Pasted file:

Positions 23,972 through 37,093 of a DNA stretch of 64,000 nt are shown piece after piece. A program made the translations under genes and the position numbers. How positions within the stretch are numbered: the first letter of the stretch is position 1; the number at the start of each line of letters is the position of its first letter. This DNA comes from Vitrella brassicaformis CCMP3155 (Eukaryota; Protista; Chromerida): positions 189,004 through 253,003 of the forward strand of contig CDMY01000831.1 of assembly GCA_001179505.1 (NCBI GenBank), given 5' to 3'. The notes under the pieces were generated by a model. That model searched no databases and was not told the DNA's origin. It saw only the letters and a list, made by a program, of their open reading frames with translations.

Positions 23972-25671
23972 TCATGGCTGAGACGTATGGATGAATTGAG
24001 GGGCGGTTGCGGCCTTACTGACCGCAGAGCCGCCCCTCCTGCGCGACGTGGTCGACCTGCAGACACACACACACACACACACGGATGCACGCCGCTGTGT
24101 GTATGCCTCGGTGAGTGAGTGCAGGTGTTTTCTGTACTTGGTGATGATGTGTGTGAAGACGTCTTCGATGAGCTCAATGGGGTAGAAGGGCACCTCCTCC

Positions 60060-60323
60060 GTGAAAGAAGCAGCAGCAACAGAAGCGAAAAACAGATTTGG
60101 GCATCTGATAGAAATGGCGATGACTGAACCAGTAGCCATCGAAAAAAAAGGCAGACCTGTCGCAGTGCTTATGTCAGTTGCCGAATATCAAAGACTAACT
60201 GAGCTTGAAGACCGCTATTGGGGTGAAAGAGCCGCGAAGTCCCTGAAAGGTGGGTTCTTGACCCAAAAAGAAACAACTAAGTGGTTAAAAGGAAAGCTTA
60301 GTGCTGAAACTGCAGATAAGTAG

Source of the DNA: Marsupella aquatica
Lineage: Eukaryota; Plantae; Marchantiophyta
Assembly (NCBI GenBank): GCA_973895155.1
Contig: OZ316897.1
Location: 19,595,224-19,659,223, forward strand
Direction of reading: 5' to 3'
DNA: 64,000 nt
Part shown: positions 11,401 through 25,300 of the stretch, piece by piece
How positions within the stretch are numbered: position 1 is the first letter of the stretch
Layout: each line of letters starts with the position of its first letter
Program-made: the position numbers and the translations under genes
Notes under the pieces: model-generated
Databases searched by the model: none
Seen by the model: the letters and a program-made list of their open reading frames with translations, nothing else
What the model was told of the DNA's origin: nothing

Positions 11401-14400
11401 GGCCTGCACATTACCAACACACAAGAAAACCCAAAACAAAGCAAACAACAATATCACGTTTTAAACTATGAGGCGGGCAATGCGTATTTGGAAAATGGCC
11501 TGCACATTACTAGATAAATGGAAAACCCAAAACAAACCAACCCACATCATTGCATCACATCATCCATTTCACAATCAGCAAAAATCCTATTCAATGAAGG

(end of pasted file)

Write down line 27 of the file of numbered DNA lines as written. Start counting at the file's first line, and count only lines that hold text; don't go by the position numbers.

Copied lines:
11401 GGCCTGCACATTACCAACACACAAGAAAACCCAAAACAAAGCAAACAACAATATCACGTTTTAAACTATGAGGCGGGCAATGCGTATTTGGAAAATGGCC